Gerhard Oestreich

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Gotthold Herbert Gerhard Oestreich (2 May 1910 – 5 February 1978) was a German historian specializing in early modern history. Oestreich held chairs in the history of political theories at the Otto Suhr Institute in Berlin (1960–1962), in medieval and modern history at the University of Hamburg (1962–1966), and in modern history at the University of Marburg (1966–1975). In the sixties and seventies he was one of the most influential representatives of the forming German early modern research.

Biography

Gerhard Oestreich was born in Cedynia. He was the son of a pastor. His mother worked as a teacher. After his father had death in 1912, the family moved to Berlin. Oestreich studied history, German, religious studies and philosophy in Berlin and in the summer semester of 1935 in Heidelberg. His academic teachers Robert Holtzmann, Hermann Oncken and Fritz Hartung had a particular influence on him. He received his doctorate from Hartung in Berlin in 1935 with an administrative history thesis on the Brandenburg-Prussian Privy Council from the beginning of the Great Elector's reign to the reorganization of 1651. As a Deutsche Forschungsgemeinschaft (DFG) scholarship holder from 1935 to 1939, he worked on editing the letters of the Prussian army reformer Gerhard von Scharnhorst. The results of the edition were lost in 1945. Oestreich was also employed as an assistant at the Wehrpolitisches Institut of the University of Berlin from 1935 to 1939.[1] There he tried to establish the new discipline of "Wehrgeschichte." His habilitation failed due to the state of war in Berlin. In 1939, Oestreich was drafted for military service. During the World War II he became an American prisoner of war.

From 1947 to 1949, Oestreich was a research associate of the "Deutsche Literaturzeitung" at the German Academy of Sciences. At the publishing house Walter de Gruyter, he took over as head of the academic editorial department in 1949, and from 1950 to 1954 edited Kürschners Deutscher Gelehrten-Kalender ("Encyclopedia of Living German-Speaking Scholars"), and in 1952 Minerva. Jahrbuch der Gelehrten Welt.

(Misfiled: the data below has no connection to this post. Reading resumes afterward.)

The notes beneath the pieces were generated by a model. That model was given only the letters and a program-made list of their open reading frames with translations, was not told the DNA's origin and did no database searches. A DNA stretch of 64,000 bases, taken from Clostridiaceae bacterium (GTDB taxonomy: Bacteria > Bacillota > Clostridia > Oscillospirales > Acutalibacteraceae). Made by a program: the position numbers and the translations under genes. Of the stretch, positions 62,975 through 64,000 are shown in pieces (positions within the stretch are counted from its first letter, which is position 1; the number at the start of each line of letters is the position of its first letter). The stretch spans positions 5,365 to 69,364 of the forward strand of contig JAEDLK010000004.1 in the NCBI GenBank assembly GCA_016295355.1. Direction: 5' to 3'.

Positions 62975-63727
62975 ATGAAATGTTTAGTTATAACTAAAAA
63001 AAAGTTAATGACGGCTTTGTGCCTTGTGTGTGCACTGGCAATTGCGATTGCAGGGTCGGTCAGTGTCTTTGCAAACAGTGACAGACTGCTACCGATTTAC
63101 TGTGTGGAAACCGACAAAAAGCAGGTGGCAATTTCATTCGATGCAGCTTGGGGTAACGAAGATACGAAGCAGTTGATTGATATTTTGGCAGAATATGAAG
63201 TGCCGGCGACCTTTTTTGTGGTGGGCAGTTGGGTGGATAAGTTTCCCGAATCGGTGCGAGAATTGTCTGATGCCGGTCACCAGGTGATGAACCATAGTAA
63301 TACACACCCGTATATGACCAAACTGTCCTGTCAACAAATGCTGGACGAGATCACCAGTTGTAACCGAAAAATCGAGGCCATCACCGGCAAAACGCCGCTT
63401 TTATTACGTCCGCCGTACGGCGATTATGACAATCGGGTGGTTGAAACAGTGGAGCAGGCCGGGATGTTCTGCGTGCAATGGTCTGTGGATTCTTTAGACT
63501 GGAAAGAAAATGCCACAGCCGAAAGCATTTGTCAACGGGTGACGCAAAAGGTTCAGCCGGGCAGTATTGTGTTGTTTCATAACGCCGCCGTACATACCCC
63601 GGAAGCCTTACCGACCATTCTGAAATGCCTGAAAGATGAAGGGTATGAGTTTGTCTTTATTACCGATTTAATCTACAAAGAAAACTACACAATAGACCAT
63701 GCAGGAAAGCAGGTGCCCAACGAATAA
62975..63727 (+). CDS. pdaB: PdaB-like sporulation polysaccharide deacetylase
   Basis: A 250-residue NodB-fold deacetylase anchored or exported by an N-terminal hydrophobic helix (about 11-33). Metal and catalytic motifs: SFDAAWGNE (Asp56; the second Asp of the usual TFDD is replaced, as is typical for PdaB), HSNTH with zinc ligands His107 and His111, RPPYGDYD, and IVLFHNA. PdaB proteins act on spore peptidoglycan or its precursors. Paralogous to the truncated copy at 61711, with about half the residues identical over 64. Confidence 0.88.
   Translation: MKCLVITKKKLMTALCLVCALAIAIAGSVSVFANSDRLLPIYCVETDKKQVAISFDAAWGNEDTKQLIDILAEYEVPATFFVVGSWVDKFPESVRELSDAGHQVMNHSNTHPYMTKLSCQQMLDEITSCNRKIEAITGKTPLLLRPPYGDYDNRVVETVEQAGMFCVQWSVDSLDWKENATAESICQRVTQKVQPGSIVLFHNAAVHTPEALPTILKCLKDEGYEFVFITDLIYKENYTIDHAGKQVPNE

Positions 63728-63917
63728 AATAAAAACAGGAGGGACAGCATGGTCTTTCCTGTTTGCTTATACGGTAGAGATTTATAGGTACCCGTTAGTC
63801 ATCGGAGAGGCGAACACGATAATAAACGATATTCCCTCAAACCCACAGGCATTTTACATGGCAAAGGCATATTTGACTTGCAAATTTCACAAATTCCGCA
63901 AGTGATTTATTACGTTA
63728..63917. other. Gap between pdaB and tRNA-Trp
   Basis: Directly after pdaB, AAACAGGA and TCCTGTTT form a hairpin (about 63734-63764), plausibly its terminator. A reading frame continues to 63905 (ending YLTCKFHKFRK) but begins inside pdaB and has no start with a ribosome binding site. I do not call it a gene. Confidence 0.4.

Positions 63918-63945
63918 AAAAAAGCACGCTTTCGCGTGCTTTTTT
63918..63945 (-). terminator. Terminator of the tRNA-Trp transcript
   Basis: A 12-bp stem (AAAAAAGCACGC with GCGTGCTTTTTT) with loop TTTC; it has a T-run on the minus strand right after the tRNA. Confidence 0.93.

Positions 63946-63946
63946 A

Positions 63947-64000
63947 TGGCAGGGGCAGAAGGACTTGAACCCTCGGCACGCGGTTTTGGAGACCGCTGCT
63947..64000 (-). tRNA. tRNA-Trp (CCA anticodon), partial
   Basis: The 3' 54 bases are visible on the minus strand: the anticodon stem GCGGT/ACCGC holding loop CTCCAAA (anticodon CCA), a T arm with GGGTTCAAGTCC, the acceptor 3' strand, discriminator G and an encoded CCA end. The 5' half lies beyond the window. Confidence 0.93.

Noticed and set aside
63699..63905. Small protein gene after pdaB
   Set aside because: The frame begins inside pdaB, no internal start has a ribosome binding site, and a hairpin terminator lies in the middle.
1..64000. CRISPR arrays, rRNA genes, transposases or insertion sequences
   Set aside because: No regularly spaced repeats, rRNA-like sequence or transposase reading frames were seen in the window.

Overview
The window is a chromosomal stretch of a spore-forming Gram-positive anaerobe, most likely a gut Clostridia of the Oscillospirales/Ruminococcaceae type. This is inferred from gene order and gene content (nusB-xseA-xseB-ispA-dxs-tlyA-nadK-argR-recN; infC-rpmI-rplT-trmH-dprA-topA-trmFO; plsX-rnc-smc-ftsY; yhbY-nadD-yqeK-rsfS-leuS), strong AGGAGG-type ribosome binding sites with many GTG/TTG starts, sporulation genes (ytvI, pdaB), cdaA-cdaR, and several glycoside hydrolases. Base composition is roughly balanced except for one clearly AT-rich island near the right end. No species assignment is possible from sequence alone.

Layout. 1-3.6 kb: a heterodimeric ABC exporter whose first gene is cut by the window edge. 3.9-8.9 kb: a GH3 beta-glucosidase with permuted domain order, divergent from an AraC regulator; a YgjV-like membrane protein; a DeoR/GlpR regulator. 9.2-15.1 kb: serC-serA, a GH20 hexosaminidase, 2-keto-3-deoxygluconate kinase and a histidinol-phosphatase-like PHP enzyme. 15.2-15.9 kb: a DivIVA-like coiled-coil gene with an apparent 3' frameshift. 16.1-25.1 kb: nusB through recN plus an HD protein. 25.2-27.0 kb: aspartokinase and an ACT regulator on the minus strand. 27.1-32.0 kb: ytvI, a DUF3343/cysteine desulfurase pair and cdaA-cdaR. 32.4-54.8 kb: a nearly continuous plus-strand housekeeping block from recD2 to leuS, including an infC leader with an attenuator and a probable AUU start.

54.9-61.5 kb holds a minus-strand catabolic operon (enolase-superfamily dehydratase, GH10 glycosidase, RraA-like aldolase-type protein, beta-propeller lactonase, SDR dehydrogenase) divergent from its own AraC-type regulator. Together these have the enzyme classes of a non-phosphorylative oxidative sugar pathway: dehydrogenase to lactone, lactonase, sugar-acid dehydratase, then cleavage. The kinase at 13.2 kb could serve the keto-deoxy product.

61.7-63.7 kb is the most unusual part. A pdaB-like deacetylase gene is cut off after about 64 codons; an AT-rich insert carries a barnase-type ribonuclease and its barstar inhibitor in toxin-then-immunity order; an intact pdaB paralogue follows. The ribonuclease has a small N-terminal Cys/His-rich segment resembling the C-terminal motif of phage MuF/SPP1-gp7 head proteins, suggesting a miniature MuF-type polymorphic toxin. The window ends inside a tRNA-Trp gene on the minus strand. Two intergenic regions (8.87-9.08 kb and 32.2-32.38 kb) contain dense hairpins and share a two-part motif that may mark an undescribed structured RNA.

He habilitated at the Free University of Berlin in 1954, with the thesis Antiker Geist und moderner Staat bei Justus Lipsius (1547 bis 1606), which appeared only posthumously (1989). At the Deutsche Hochschule für Politik ("German Academy for Politics"), he taught first as a Privatdozent then as Diätendozent.

In 1958, he was appointed associate professor. Oestreich was appointed associate professor in 1960 to the newly established chair of the history of political theories at the Otto Suhr Institute; a year later he was appointed full professor. From April 1962 to December 1966, he held a chair in Medieval and Modern History at the Department of History at the University of Hamburg. He then taught as Professor of Modern History at the University of Marburg until his retirement in 1975. He had declined an appointment to the Justus Liebig University of Giessen in the winter semester of 1966/67. In the 1960s, Oestreich was one of the founding editors of the legal-historical journal Der Staat. His academic students during the Hamburg and Marburg periods included the constitutional historian Hartwig Brandt and the early modern scholars Thomas Klein and Kersten Krüger.

Oestreich is considered one of the co-creators of the "early modern period" as a separate discipline within the science of history. With the concept of "social disciplining", which he coined, he provided an interpretative concept of the early modern process of nationalization.[2] His work on early parliamentarism, the history of human rights, and research on the Estates was groundbreaking. His overview of constitutional history, Verfassungsgeschichte vom Ende des Mittelalters bis zum Ende des alten Reiches ("Constitutional History from the End of the Middle Ages to the End of the Old Empire") in the "Gebhardt", the handbook on German history (1955), also became fundamental. Oestreich reissued the Gesammelte Abhandlungen of the constitutional and social historian Otto Hintze in three volumes from 1962 to 1967. He was the author of the first German-language monograph to offer a general and comparative Geschichte der Menschenrechte und Grundfreiheiten ("History of Human Rights and Fundamental Freedoms)".[3] He was a member of the Commission Internationale pour l'Histoire des Assemblées d'État, the Johannes Althusius Society, and the Nederlands Historisch Genootschap.